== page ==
Problem understanding how Arduino breaks down a string.

Hi there!

To briefly explain what I want to do, I want Matlab to be able to send an array which contains a letter and 2 coordinates (Example: 'B1020' for 'B', '10', '20'). That's it, I know it is documented a lot on the Internet, but I couldn't find any solution for this. I also read Robin2 kind of tutorial on how Arduino is reading multiple characters and things like that.

So I will post my code and explain after what is going wrong/right. I need to precise that I'm using an Arduino Uno,
Code :

``````int a=0;
char t[3];
void setup()
{
Serial.begin(9600);
}

void loop()
{
serialRoutine();
}

void serialRoutine()
{
if(Serial.available()>0)
{
for (int i=0; i<3; i++)
{
}

if (t[0] =='T')
{
for( int i=0; i<3; i++)
{
Serial.println(t[i]);
}
}
else if (t[0] =='R')
{
Serial.println("NO");
}
else if (t[0]== 'M')
{
a++;
Serial.println(a);
}
}
}
``````

So here I'm just sending 3 letters for example. Let's say 'TOP'. I'm using the monitor since it's easier to visualize.
What I expect the code to do is :

``````-> Read 'TOP'
-> Put each letter in each cell of t - T in t[0], O in t[1],...
-> If t[0] equal 'T', then let me view the content of the other cells
``````

But, I'm nowhere near this result. What I have is :

As you can see, if I'm writing 'TOP', the first T is well saved into the first cell, but O and P kind of disappear. And if I'm sending 'OTP', instead of T being stored in the 2nd cell, it is stored in the first one.
So there's basically something I don't understand going on.

Any insights on this?
Best regards!

EDIT: Ok I found the solution, as the serial communication is a bit slow, I needed to put a delay() in the for loop that is storing the data. So now my first problem is fixed. My second is how can I break the string to go from B1034 to t[0] = 'B', t[1] = '10', t[2] = '34' ?

I needed to put a delay() in the for loop that is storing the data.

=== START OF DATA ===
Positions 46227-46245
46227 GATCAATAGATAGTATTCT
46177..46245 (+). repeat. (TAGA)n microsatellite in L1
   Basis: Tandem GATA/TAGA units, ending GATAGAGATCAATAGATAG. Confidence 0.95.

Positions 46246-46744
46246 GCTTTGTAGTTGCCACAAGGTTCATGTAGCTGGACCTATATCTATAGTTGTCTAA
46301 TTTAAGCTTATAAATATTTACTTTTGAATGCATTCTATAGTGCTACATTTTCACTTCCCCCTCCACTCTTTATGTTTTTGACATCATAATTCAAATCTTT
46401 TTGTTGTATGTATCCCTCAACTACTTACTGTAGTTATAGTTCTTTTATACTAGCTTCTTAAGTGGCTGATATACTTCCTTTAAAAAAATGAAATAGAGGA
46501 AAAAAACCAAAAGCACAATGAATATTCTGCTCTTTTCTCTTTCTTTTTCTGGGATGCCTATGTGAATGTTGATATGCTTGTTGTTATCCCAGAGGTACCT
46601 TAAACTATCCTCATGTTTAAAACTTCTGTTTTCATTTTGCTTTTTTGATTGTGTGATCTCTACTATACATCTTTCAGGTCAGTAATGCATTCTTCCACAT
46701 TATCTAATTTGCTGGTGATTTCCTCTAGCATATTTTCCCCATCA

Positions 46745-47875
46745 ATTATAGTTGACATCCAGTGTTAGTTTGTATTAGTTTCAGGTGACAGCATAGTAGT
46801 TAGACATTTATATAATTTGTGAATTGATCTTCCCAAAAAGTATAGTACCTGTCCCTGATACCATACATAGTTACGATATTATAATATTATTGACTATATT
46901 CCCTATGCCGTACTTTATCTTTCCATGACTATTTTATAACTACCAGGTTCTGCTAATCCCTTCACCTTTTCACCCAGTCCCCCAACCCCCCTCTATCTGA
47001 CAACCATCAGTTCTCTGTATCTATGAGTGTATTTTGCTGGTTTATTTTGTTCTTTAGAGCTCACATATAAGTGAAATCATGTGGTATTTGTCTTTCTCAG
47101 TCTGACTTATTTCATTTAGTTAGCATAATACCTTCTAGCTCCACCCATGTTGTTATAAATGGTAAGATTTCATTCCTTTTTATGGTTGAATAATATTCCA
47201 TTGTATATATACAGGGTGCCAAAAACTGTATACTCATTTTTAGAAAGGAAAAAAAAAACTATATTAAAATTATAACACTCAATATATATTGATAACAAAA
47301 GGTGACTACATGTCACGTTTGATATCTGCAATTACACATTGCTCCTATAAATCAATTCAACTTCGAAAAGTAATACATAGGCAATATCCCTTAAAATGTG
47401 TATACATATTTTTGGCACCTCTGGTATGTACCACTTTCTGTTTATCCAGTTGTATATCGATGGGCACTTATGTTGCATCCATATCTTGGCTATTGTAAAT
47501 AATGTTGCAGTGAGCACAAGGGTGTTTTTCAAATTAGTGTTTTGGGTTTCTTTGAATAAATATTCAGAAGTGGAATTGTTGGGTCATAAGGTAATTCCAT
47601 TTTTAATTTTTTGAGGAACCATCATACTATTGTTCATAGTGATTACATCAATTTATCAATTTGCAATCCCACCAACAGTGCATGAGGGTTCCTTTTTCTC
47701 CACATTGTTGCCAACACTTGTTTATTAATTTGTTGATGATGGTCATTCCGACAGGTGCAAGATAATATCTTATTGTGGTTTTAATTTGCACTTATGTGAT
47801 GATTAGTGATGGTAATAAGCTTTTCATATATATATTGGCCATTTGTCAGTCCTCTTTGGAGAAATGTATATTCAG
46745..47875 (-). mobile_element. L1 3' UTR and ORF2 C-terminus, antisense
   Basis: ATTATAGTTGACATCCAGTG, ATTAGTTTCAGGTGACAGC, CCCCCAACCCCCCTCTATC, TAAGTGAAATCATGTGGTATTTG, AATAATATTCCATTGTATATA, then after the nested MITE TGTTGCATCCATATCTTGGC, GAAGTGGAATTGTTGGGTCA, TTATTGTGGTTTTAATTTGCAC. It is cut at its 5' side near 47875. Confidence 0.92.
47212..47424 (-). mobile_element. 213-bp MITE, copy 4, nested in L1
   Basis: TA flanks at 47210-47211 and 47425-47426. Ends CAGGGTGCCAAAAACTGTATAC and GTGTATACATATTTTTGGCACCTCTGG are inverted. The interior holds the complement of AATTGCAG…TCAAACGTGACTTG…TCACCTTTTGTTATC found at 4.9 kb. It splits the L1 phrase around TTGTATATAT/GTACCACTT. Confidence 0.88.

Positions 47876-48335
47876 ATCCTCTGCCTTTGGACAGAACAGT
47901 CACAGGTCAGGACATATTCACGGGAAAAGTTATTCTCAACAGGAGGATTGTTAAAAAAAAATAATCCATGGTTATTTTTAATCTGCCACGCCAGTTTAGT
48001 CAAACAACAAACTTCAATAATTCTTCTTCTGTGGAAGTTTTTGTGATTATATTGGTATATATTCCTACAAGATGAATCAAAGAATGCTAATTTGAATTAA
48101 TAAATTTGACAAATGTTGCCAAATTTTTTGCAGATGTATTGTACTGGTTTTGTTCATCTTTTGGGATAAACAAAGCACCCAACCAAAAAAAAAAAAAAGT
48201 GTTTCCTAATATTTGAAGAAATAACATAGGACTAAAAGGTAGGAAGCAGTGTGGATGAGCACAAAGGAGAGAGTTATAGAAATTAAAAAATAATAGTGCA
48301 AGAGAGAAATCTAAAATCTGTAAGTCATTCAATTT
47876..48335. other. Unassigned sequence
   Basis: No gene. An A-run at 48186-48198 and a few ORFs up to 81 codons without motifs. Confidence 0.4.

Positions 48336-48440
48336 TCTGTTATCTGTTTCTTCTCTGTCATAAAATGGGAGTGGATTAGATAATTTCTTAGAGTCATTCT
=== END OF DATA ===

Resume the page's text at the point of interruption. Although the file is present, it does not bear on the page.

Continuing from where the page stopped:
That is not a reliable fix. It would be better if the message had a start and end character so that the program could positively identify when a new message is received and when reception of the message is complete. Use of this technique is explained in Robin's thread.

Yes, I will work on that, as it will be more reliable.

Concerning my EDIT in my last post, should I use strchr and atoi function? I never used them before, but it appears to be pretty reliable in my case? May I ask for your opinion on the subject?

``````for (int i=0; i<3; i++)
{
}
``````

Remember that with a baudrate of 9600 you are receiving characters roughly every millisecond. You Arduino executes 16 000 000 instructions per second, or 16 000 instructions per millisecond. Do you see where the problem is?

You are reading the serial buffer after the first character was received (Serial.available() > 0). Then you immediately copy 3 bytes from the serial buffer. But at that point the next two bytes haven't been received yet (cause serial@9600 is too slow).

EDIT: Do something like this

``````void serialRoutine()
{
// Read byte from buffer if available
if(Serial.available()>0)
{
}

// If 3 or more bytes have been received you can process them
if(rxIndex >= 3)
{
processMessage(rxBuffer);
rxIndex = 0;
}
}
``````

You are reading the serial buffer after the first character was received (Serial.available() > 0). Then you immediately copy 3 bytes from the serial buffer. But at that point the next two bytes haven't been received yet (cause serial@9600 is too slow).

EDIT: Do something like this

``````void serialRoutine()
{
// Read byte from buffer if available
if(Serial.available()>0)
{
}

// If 3 or more bytes have been received you can process them
if(rxIndex >= 3)
{
processMessage(rxBuffer);
rxIndex = 0;
}
}
``````

[/quote]